Jim was a member of Reformation when he and Julia met in 1979. Julia became a member following their marriage performed by then Pastor Jim Nichols in 1982. That would make us among some of the most senior members of Reformation meaning we have been through the many highs and lows of RLC for nearly 40 years. The most important reason we love Reformation is the message of love and reconciliation, the gospel of salvation by grace and the commitment to justice and equality that is the underlying mission of our ministry. From the beginning we were loved and accepted as a new blended family by older members of the congregation, many who now rest among the saints. As we moved into the 21st Century, Reformation was declining in membership and struggling to be relevant in our community. We were very conscious of the fact that historically we had not been welcoming to all of our neighbors because of their race or sexual orientation.
These were our neighbors; it was important to us that they find a welcoming home at Reformation so as a church, we began a dialogue on human sexuality, acceptance and inclusiveness. Our proudest moment at Reformation was the almost unanimous vote to become a Reconciling congregation and the subsequent door-to-door canvasing of the neighborhood to spread that word. The resulting reputation of Reformation as a welcoming congregation continues to reward us through new friendships, new ministries, and new ways of outreach in service to our community. We love the rich heritage and traditional liturgy of Reformation and we love contributing to the growth of that heritage in new and inclusive ways.
Larry and I moved to Columbia March 1, 1970. I had always been active in any church where I was a member and we didn’t even visit another church. The pastor at RLC then had been my pastor when I was in junior high and high school. At that time RLC was a very “cold” congregation. If you weren’t a local then you weren’t welcome by the majority of the members! But those who know me know I don't sit back and wait to get involved, so I wiggled my way in and became very involved. As the years passed the membership got smaller because of “white flight” and deaths of older members. There was a time when the sanctuary would be filled to become a time when had only 40-50 at worship. So sad. There was a time we were a broken congregation.
Our Church leadership decided we would do Transformational Ministry - Change what we had been doing because it wasn’t working. After much studying and involving all the membership, we voted to become a Reconciling in Christ congregation. For the next few months, we had members who knocked on the doors of Earlewood. Elmwood and Cottontown. The first Sunday in January we began our new ministry. Personally it was and continues to be a wonderful experience. My life has been so enriched with the friends i have made in the past 10-12 years. Reformation has blazed the trails for other churches in South Carolina to “Lift High The Cross” of Jesus Christ so that all God’s Children are welcome in this place!!!!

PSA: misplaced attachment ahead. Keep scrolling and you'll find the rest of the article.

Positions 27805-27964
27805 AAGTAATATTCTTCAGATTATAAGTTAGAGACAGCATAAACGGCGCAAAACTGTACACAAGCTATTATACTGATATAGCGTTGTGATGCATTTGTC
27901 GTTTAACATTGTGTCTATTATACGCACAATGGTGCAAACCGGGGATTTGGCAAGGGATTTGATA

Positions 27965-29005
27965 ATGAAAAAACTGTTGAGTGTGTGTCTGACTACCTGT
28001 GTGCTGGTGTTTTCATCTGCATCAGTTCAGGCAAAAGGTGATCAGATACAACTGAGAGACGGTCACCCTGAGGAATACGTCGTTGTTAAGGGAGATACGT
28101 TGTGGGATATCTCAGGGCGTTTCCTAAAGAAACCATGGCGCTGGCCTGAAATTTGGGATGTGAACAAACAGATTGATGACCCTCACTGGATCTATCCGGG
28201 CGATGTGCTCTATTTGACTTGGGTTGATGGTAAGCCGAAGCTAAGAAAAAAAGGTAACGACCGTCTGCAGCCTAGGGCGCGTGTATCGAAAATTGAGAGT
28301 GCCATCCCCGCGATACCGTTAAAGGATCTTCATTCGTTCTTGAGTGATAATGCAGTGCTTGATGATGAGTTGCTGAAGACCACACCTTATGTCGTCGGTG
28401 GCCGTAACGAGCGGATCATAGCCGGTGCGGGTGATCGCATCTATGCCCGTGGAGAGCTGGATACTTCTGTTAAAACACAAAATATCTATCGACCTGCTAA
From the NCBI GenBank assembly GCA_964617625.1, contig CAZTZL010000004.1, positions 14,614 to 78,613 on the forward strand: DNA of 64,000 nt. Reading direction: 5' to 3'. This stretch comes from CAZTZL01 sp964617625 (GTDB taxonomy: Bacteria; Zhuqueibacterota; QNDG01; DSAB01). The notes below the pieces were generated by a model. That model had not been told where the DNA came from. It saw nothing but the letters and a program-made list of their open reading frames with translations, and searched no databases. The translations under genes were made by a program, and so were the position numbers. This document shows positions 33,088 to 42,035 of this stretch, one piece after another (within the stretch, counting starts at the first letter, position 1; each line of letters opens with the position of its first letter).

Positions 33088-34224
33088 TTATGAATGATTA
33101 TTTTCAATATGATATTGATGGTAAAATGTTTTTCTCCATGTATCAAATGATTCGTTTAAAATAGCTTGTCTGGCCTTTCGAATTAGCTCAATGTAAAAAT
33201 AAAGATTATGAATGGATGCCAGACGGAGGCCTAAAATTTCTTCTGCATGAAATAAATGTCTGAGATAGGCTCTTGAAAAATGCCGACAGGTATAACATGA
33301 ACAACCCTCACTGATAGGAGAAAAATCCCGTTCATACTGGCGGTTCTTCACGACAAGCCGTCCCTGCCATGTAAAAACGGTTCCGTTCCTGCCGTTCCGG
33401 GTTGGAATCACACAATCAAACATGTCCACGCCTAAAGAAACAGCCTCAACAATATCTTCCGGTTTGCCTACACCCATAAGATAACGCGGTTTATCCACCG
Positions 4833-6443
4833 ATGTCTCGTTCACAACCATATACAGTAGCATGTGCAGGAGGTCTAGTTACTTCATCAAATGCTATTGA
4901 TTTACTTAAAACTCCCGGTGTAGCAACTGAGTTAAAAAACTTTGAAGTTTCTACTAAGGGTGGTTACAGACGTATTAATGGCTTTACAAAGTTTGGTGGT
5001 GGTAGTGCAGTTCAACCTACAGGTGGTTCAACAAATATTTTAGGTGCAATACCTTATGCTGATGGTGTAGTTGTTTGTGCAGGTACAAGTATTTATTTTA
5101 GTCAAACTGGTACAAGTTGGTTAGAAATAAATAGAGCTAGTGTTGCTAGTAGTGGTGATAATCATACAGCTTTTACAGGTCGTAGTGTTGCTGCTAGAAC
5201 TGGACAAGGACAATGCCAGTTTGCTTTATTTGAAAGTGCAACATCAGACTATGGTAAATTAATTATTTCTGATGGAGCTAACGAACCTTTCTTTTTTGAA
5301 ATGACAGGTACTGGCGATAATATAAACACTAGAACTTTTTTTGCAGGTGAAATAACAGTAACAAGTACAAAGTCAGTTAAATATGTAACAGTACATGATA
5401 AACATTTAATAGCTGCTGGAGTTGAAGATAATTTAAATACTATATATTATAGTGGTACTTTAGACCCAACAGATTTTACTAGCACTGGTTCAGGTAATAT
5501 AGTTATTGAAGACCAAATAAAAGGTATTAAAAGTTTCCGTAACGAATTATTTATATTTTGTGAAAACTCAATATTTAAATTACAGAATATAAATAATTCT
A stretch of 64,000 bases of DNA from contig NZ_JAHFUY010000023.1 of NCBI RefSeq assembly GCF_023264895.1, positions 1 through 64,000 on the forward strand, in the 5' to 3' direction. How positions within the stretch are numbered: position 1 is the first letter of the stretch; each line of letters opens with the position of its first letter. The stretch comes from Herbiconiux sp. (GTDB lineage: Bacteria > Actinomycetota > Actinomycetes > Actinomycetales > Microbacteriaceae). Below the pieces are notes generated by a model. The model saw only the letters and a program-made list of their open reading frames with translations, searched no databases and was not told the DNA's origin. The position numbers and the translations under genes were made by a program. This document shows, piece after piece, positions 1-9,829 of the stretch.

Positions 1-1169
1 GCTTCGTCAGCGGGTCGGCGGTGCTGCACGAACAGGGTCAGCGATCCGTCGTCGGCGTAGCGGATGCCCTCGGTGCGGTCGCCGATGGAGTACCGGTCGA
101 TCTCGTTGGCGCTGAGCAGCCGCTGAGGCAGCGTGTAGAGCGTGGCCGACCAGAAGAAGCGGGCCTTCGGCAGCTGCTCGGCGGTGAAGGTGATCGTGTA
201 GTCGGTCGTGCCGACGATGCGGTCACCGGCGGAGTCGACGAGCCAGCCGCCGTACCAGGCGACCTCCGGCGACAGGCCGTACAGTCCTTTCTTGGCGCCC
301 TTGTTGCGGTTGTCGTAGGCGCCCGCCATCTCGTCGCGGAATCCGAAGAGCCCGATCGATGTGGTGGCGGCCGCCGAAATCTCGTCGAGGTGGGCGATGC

I grew up in a small rural town in South Carolina, Baptist from birth. Two things do not mix in the South: religion and gay. Thus, I did not attend church for over 20 years due to my sexual orientation. I did not feel welcome and accepted.
In 2010, a straight co-worker shared that Reformation is a place where the doors are open to everyone. She kept saying, “All are welcome!” I’m still in the South, so I pinched myself, sarcastically thinking, “Sure, everyone is welcome.”
Well, with my first step into the narthex, I was met by people who truly welcomed and accepted me into their church. They were different ages, races, genders and sexual orientations. But, I noticed how it really didn’t matter to the members of Reformation. Everyone is welcome! How could this be? Well, Reformation went through a “reformation” and became a Reconciling in Christ congregation in the Lutheran community. Reconciling in Christ is publicly welcoming and accepting of lesbian, gay, bisexual and transgender people. There are just over 800 Reconciling in Christ congregations, synods, colleges, seminaries and other Lutheran organizations in the nation. Reformation’s transformation into Reconciling in Christ (RIC) is the result of very open-minded, accepting straight Christians, who were led by the Holy Spirit to begin an awesome journey of welcoming and accepting all people to worship at and be a part of the ministry at Reformation.
To me, this is the most important thing that sets Reformation apart from other churches. The members of Reformation are sharing a faith journey toward love and acceptance for all people everywhere!
Join Us in a Journey of Faith
Come for worship this Sunday and experience a church filled with love and acceptance for all God's children - just the way you are.
Reformation Lutheran Church
1118 Union Street, Columbia, South Carolina 29201, United States